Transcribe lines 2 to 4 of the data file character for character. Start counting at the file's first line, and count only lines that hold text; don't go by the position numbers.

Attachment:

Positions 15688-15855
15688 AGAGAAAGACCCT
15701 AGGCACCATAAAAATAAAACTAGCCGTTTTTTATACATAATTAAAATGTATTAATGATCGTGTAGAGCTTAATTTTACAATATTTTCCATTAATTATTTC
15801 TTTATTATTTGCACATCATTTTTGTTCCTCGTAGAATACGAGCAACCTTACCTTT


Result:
15688 AGAGAAAGACCCT
15701 AGGCACCATAAAAATAAAACTAGCCGTTTTTTATACATAATTAAAATGTATTAATGATCGTGTAGAGCTTAATTTTACAATATTTTCCATTAATTATTTC
15801 TTTATTATTTGCACATCATTTTTGTTCCTCGTAGAATACGAGCAACCTTACCTTT